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A Bonus for Florida Concert-goers: Music Can Be Healing

Children connect with music at a very early age, and research shows it can have a strong, positive effect on people of all ages. (V. Carter)
Children connect with music at a very early age, and research shows it can have a strong, positive effect on people of all ages. (V. Carter)
July 12, 2017

TALLAHASSEE, Fla. – For many people, summer means concert season as bands and other musical acts hit the road and people flock to see them, even groups that might not have had a new hit in decades.

A music theory professor says there's a good reason for that.

Richard Ashley, associate professor of Music Theory and Cognition at Northwestern University, says the human brain is wired to respond to music, even though music isn't essential for survival.

He says research shows that even day-old infants are able to detect differences in rhythmic patterns, and that's why people in all cultures sing lullabies to crying babies.

Ashley explains nostalgic music can have an especially strong hold on people.

"It's not just that they're feeling happy or sad,” he says. “They're feeling all these kind of very complicated emotions that are changing a lot, and they don't know how to make sense of it.

“Words and the music together, the combination of those, is part of what gives it its power and its punch."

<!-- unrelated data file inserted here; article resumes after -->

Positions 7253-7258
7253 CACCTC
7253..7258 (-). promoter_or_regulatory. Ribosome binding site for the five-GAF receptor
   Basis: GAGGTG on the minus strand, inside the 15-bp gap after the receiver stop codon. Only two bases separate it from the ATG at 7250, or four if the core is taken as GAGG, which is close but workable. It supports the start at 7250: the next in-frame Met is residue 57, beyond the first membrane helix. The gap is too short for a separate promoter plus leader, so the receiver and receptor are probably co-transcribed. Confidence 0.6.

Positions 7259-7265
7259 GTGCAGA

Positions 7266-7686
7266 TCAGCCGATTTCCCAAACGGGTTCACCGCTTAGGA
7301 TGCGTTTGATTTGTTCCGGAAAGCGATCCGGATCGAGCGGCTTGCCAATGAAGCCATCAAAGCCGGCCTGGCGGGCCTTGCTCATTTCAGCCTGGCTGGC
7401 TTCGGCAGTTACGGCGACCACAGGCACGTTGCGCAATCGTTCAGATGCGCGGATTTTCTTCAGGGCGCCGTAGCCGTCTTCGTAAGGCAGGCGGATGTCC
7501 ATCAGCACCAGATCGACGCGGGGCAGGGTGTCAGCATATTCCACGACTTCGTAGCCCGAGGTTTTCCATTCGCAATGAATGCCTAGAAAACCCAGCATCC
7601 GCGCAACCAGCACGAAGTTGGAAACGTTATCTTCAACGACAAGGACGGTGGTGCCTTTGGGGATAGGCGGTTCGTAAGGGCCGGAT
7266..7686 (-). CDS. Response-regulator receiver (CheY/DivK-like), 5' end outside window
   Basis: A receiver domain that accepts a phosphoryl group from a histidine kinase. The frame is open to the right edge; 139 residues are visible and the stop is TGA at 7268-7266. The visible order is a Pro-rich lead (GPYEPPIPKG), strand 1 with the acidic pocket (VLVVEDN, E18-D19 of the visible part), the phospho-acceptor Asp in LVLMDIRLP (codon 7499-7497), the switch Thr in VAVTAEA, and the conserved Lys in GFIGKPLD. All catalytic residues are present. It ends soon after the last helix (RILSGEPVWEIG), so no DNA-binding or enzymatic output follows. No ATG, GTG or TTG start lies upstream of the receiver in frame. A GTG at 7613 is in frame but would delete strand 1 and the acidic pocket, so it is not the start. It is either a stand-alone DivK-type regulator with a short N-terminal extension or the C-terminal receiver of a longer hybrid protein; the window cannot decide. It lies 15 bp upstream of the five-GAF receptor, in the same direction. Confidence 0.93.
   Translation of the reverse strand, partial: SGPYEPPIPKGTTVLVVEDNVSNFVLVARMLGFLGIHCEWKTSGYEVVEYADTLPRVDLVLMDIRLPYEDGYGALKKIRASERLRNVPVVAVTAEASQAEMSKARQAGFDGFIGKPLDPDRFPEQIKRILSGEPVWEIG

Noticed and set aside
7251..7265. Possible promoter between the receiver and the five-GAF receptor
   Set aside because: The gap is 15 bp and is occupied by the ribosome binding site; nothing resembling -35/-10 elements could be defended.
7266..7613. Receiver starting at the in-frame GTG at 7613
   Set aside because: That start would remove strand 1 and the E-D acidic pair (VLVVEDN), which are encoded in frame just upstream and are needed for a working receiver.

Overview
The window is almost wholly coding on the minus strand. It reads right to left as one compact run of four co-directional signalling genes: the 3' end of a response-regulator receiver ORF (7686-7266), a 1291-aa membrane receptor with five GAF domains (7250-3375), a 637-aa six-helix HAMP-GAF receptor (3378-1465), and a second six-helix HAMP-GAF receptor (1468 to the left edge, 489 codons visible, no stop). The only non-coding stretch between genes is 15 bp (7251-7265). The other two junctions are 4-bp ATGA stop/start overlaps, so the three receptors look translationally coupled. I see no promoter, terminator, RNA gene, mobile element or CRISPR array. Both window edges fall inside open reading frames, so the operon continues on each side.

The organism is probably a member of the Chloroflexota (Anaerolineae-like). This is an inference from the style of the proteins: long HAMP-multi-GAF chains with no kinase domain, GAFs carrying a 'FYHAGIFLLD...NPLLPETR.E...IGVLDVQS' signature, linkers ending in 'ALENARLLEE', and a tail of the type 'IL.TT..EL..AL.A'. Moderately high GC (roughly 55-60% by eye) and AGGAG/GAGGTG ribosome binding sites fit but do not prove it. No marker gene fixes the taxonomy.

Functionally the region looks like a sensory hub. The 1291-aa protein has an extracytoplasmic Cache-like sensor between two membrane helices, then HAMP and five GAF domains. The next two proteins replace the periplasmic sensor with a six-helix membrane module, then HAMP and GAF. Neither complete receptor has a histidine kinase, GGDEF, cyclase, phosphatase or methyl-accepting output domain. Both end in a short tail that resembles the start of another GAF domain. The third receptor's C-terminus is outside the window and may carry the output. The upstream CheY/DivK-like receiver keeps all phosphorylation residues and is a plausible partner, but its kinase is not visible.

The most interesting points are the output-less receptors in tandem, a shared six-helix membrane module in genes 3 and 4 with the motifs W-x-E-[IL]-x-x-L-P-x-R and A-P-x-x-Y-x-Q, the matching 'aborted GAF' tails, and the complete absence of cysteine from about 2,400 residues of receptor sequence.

Ashley says research also shows that going to a concert can stimulate positive emotions in people who are feeling depressed.

He adds music is so powerful therapists all over the world use it.

Glen Phillips is lead singer in the band Toad the Wet Sprocket, and he's been writing songs for more than 30 years. Even though performers like to create new music, Phillips says they know people want to hear their favorite songs over and over again because it makes them feel good.

"It's doing what music is supposed to do,” Phillips states. “They're out on the dance floor, in the moment, they're not thinking about the past or the future. They're just letting the rhythm move through them, and the words aren't distracting."

Phillips and Toad the Wet Sprocket are on tour this year, with several stops in Florida in October.

Veronica Carter, Public News Service - FL